series of dazzling prose-poems which explore the mysteries of time, memory, and suffering. 'The English Mail-Coach' develops a richly apocalyptic vision which sets nineteenth-century England's political and imperial grandeur against the suffering and loss of innocence which it entails.
    This selection presents De Quincey's major works in their original uncut and unrevised versions, which in some cases have not been available for many years.

  • Confessions of an English Opium-Eater is an account of the early life and opium addiction of Thomas De Quincey, in prose which is by turns witty, conversational, and nightmarish. 'On the Knocking at the Gate in Macbeth' offers both a small masterpiece of Shakespearian interpretation and a provocative statement of De Quincey's personal aesthetic of contrast and counterpoint. Suspiria de Profundis blends autobiography and philosophical speculation into a
    series of dazzling prose-poems which explore the mysteries of time, memory, and suffering. 'The English Mail-Coach' develops a richly apocalyptic vision which sets nineteenth-century England's political and imperial grandeur against the suffering and loss of innocence which it entails.
    This selection presents De Quincey's major works in their original uncut and unrevised versions, which in some cases have not been available for many years.

  • 'People begin to see that something more goes to the composition of a fine murder than two blockheads to kill and be killed - a knife - a purse - and a dark lane...'In this provocative and blackly funny essay, Thomas de Quincey considers murder in a purely aesthetic light and explains how practically every philosopher over the past two hundred years has been murdered - 'insomuch, that if a man calls himself a philosopher, and never had his life attempted, rest assured there is nothing in him'.Introducing Little Black Classics: 80 books for Penguin's 80th birthday. Little Black Classics celebrate the huge range and diversity of Penguin Classics, with books from around the world and across many centuries. They take us from a balloon ride over Victorian London to a garden of blossom in Japan, from Tierra del Fuego to 16th-century California and the Russian steppe. Here are stories lyrical and savage; poems epic and intimate; essays satirical and inspirational; and ideas that have shaped the lives of millions.Thomas de Quincey (1785-1859). Thomas de Quincey's Confessions and an English Opium-Eater and Other Writings is available in Penguin Classics.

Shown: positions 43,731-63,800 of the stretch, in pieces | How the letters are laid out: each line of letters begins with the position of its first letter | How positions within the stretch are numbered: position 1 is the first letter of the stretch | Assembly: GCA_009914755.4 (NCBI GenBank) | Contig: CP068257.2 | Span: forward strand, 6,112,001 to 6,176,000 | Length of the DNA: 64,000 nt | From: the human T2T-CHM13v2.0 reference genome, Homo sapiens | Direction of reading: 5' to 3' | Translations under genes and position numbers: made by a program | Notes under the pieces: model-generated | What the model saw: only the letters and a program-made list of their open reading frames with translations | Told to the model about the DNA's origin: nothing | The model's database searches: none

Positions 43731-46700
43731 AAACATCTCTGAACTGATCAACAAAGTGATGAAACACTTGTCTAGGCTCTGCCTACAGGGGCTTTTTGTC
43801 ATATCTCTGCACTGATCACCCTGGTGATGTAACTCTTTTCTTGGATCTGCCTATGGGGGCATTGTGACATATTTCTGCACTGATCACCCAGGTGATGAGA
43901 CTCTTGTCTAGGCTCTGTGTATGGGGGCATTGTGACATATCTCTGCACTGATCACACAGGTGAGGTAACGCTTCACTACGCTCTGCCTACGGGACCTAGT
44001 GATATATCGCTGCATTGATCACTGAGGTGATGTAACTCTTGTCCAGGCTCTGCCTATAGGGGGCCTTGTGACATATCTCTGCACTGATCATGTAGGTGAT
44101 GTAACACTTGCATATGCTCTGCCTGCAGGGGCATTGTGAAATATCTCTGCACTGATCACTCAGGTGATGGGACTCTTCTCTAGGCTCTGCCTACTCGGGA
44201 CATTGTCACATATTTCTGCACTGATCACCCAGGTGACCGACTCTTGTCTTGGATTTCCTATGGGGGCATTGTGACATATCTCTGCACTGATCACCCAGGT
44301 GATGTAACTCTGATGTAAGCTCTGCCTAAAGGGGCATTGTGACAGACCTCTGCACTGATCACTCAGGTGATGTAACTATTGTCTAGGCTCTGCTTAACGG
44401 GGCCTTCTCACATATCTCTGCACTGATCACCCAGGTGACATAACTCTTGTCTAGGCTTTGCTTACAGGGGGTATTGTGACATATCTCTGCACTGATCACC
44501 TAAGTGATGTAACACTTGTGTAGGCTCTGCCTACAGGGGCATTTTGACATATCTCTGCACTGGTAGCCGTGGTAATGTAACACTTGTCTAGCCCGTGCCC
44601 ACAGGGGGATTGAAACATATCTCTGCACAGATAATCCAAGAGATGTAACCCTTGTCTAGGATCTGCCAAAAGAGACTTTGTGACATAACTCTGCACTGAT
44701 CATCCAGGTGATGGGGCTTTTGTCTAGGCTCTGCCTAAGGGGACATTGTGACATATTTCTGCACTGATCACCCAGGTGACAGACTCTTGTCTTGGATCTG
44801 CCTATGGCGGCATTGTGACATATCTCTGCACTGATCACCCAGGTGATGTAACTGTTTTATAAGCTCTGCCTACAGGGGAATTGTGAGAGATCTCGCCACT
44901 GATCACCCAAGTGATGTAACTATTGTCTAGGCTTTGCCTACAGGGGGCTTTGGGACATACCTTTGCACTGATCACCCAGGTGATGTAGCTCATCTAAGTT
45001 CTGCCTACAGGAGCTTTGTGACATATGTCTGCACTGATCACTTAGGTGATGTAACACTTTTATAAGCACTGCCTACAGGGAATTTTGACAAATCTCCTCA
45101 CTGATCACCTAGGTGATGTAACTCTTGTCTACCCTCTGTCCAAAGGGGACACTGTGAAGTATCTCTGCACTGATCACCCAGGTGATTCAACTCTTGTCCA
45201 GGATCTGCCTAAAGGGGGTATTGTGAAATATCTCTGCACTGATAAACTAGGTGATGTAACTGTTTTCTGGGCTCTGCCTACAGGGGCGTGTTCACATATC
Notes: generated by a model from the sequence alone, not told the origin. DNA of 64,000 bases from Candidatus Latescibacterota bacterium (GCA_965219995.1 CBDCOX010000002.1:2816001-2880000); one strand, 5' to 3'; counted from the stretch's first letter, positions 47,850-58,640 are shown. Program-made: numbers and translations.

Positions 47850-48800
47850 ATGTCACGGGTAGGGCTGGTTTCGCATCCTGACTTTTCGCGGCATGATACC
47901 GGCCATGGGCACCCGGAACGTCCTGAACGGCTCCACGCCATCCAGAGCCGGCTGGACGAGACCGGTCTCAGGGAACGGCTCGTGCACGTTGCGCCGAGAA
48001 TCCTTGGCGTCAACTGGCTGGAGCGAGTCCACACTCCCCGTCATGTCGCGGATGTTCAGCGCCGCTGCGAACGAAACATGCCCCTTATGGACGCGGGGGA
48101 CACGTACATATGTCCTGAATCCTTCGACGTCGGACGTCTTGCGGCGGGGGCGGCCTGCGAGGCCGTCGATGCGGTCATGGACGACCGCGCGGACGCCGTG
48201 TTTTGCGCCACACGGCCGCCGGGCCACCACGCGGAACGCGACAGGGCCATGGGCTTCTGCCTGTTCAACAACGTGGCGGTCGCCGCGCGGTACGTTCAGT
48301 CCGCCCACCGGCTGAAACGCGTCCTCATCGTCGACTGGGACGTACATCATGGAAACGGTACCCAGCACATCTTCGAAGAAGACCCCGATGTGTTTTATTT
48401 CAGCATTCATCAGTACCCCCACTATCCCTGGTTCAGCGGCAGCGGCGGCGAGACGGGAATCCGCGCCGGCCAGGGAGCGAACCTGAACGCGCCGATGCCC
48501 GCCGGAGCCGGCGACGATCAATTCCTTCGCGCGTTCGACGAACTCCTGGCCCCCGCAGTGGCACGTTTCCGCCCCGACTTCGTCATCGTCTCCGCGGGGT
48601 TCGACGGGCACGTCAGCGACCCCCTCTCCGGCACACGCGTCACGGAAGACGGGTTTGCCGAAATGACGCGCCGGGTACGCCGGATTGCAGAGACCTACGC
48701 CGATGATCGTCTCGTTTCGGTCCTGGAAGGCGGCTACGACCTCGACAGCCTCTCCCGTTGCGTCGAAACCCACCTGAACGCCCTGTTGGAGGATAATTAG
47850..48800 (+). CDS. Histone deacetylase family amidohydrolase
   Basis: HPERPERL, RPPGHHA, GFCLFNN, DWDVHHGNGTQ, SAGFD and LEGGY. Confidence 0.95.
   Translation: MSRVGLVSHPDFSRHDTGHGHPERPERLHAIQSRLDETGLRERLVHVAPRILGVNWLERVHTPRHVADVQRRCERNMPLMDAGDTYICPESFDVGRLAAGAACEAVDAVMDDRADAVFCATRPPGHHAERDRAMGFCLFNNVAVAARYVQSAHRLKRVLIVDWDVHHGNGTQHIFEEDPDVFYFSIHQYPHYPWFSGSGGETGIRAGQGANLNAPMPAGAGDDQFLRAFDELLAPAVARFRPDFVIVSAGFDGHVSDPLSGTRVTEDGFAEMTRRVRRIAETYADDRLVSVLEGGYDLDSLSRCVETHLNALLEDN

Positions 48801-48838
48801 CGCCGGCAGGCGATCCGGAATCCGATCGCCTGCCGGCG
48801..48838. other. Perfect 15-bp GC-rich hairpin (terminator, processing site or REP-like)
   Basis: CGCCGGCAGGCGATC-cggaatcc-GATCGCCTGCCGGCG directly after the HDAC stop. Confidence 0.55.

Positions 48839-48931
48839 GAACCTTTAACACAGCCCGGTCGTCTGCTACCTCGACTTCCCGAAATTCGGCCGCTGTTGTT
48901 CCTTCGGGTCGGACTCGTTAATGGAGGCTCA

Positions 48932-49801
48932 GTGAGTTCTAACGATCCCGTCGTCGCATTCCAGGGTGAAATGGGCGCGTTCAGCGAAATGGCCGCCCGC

• De Quincey, dans ce recueil autobiographique, nous conte ses déboires avec l'opium sous toutes ses formes. laudanum, goutte à goutte, en grains à fumer... L'aspect récréatif laisse rapidement la place à 'angoisse, le manque, la recherche du bien être et le combat qui suit pour échapper à l'emprise. Témoignage poignant sur sa vie étudiante, faite de gallères monétaires et de rencontres fortuites, abordé chronologiquement ou par espace temps alors que sa mémoire défaille... un réel plaisir.

  • En Angleterre, au XVIIIe siècle, est inventé le laudanum, liqueur à base d'opium. On l'utilise en médecine comme remède aux maux physiques et psychologiques. C'est en Thomas De Quincey (1785-1859) que cette drogue trouve un prescripteur de génie. Dans cette oeuvre de jeunesse (1821), De Quincey fait le récit de sa vie tourmentée par les peines et les plaisirs qu'il procure. Les confessions de ses hallucinations séduisent un jeune Français romantique, pas encore écrivain : Alfred de Musset. Il en donne par sa traduction une très belle et très infidèle version. Traduction de l'anglais par Alfred de Musset. Postface par Didier Raymond.

  • Mrs Duberly's journal is one of the most vivid eye-witness accounts we have of the Crimean War. Fanny Duberly, then aged 25, accompanied her husband to the Crimea in 1854, and remained there until the end of the fighting, the only officer's wife to remain throughout the entire campaign. She survived the severe winter of 1854-55, witnessed the battle of Balaklava and the charge of the Light Brigade, and rode through the ruins of Sebastopol.

    Spirited and courageous, she was known by sight to British and French soldiers across the battlefields, regarded often with enthusiasm and sometimes with disapproval. Witty and beautiful, she enjoyed flirtatious friendships with many of the most important men of the campaign.
    />
    Her Journal kept during the Russian War was published in 1855 and caused a sensation. Although widely praised as the 'new heroine for the Crimea', Fanny was also censured, ridiculed, and even parodied in Punch. She had stepped into a man's world, and written about it in a way that seemed to some at the front an invasion of privacy and to others at home an abandonment of gentility. A best-seller at the time, the Journal was not reprinted after its second edition of 1856, and this is
    the first edition since that time.

  • I took it: - and in an hour, oh! Heavens! what a revulsion! what an upheaving, from its lowest depths, of the inner spirit! what an apocalypse of the world within me!'

    Thomas De Quincey's Confessions of an English Opium-Eater (1821) launched a fascination with drug use and abuse that has continued from his day to ours. In the Confessions De Quincey invents recreational drug taking, but he also details both the lurid nightmares that beset him in the depths of his addiction as well as his humiliatingly futile attempts to renounce the drug. Suspiria de Profundis centres on the deep afflictions of De Quincey's childhood, and examines